Peter Navarro, a prominent figure from the Trump administration, has been found guilty of two counts of contempt by a Washington, D.C. jury, as reported by the Associated Press.
The verdict follows a trial marked by accusations of political bias and alleged ‘lawfare’ tactics by Democrats.
Prosecutors asserted that Navarro demonstrated a belief that he was ‘above the law’ by refusing to comply with a subpoena from the House Jan. 6 committee, which had requested his documents and testimony. He now faces two misdemeanor charges of contempt of Congress, each carrying a potential sentence of up to one year in jail.
Navarro became the second Trump aide to confront contempt of Congress charges following former White House advisor Steve Bannon’s case. Bannon was found guilty on two counts and received a four-month prison sentence, although he remains free while awaiting appeal.
Navarro has pledged to appeal the verdict, contending that the outcome was predetermined after a judge ruled against his argument that he couldn’t cooperate with the committee due to Trump’s invocation of executive privilege.
“This is a landmark case that’s bound for the Supreme Court,” Navarro said. Defense attorney John Rowley echoed that, saying “this case is not over by a long shot.”
Earlier this month, Navarro criticized the Department of Justice (DOJ) for its handling of his case. In a tweet from September 6, he accused the DOJ of being ‘weaponized’ and voiced his dissatisfaction with their emphasis on the events of January 6th, rather than addressing the specifics of his case.
“Weaponized [DOJ] starts case by waving the J6 bloody shirt rather than arguing the case. No scruples. No surprise,” he said.
“Jury in deliberations now. We’re in God’s hands now. The only thing certain are more legal bills. That’s the Democrat’s lawfare game. Will have more once verdict is in. In the meantime, you can help me fight these weaponized partisan bastards,” he added.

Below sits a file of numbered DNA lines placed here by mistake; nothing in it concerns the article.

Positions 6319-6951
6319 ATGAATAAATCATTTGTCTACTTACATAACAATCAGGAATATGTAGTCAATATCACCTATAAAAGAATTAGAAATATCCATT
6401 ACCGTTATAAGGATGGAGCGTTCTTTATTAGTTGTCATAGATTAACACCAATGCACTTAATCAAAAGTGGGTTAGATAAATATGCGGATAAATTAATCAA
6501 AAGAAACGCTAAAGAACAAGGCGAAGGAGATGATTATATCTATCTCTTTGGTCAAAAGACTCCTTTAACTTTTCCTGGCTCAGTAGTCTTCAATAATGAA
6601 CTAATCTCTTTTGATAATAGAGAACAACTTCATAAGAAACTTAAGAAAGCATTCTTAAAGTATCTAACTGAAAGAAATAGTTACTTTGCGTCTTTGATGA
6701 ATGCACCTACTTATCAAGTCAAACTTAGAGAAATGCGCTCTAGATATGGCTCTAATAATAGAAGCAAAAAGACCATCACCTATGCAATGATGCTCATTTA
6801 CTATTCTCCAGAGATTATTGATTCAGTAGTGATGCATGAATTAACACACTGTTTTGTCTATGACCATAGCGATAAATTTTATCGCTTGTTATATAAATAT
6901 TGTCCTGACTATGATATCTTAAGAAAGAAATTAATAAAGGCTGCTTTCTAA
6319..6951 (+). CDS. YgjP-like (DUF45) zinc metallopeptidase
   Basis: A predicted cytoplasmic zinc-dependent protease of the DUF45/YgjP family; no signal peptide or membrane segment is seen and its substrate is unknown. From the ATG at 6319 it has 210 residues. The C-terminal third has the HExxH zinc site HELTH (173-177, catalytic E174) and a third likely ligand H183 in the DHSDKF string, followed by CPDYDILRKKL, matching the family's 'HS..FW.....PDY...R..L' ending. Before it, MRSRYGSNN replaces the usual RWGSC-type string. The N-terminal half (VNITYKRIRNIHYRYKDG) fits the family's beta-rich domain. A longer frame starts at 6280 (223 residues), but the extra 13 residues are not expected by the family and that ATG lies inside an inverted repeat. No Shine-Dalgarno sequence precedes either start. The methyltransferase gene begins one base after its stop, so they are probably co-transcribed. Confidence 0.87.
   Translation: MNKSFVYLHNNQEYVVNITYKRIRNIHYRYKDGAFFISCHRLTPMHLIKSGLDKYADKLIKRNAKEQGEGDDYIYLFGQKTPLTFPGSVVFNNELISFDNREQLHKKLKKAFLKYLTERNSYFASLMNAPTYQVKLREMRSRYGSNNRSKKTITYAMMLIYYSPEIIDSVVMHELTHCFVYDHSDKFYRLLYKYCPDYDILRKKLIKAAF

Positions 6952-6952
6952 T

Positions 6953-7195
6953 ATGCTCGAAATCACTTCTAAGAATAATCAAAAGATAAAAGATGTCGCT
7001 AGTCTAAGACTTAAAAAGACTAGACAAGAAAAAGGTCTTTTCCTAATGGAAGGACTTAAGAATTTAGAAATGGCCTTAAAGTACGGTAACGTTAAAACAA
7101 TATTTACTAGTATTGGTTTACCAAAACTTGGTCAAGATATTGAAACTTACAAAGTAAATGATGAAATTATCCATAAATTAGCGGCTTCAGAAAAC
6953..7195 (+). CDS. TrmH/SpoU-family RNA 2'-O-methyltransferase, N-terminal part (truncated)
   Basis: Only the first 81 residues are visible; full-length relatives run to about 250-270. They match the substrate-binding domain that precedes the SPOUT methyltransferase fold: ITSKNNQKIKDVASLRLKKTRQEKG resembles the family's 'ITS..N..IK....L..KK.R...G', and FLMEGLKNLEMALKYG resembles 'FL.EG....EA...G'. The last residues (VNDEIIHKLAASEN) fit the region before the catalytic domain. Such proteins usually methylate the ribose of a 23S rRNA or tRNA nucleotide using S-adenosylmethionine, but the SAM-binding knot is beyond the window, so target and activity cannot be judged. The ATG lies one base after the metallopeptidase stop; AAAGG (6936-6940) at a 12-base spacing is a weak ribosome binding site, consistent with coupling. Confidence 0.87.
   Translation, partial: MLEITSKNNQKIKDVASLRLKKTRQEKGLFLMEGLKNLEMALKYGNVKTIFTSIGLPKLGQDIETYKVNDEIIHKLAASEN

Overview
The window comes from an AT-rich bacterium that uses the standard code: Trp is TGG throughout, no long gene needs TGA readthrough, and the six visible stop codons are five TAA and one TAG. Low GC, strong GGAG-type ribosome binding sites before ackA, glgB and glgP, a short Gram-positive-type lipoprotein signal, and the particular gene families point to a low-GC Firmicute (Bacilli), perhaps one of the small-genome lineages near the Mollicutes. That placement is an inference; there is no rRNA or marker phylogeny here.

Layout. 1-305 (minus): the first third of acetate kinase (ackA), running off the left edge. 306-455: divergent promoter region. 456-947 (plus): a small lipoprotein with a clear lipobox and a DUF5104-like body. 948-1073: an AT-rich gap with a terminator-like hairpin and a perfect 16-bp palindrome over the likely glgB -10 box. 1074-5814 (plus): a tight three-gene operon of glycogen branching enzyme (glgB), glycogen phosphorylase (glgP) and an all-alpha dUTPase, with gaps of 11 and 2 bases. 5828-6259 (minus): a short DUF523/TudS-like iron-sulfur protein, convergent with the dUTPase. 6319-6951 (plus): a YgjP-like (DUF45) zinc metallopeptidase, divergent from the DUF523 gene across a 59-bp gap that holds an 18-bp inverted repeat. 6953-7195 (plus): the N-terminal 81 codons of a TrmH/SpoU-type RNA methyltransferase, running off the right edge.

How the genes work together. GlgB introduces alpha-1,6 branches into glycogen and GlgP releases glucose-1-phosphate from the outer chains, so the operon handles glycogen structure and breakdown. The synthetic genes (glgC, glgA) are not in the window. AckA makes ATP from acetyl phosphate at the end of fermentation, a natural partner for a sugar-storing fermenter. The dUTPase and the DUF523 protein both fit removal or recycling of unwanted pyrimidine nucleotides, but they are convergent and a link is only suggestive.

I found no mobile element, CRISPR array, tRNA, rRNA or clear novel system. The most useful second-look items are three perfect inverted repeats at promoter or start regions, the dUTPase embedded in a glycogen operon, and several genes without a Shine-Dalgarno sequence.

As the jury entered deliberations, Navarro took to Twitter/X to convey his feelings. ‘We’re in God’s hands now,’ he wrote, highlighting the mounting legal expenses associated with his trial. He criticized the proceedings as part of the ‘Democrat’s lawfare game,’ insinuating that the legal challenges he faced were driven by political motivations.
Elizabeth Aloi, a lawyer from the Justice Department, stressed that for the government to function effectively, individuals must adhere to regulations and face consequences for non-compliance. The subpoena – it is not hard to understand,” she said, adding that Navarro was fully aware of “what he was required to do and when he was required to do it.”
Stanley Woodward, representing Navarro, contested the notion that the subpoena was clear-cut. He argued that it did not provide a precise location within the Capitol complex where Navarro was expected for his testimony. Furthermore, Woodward contended that the prosecution failed to prove that Navarro’s non-compliance was intentional.
He suggested that the lack of compliance could have been an oversight or a mistake.
“Why didn’t the government present evidence to you about where Dr. Navarro was or what he was doing” on the designated day of the deposition, Woodward said to the jury. “Something stinks.”
Many individuals have expressed concerns about the potential politicization of the justice system, particularly in high-profile cases involving figures from the Trump administration. Navarro’s conviction is likely to heighten these concerns, with many perceiving the trial as another instance of political retaliation.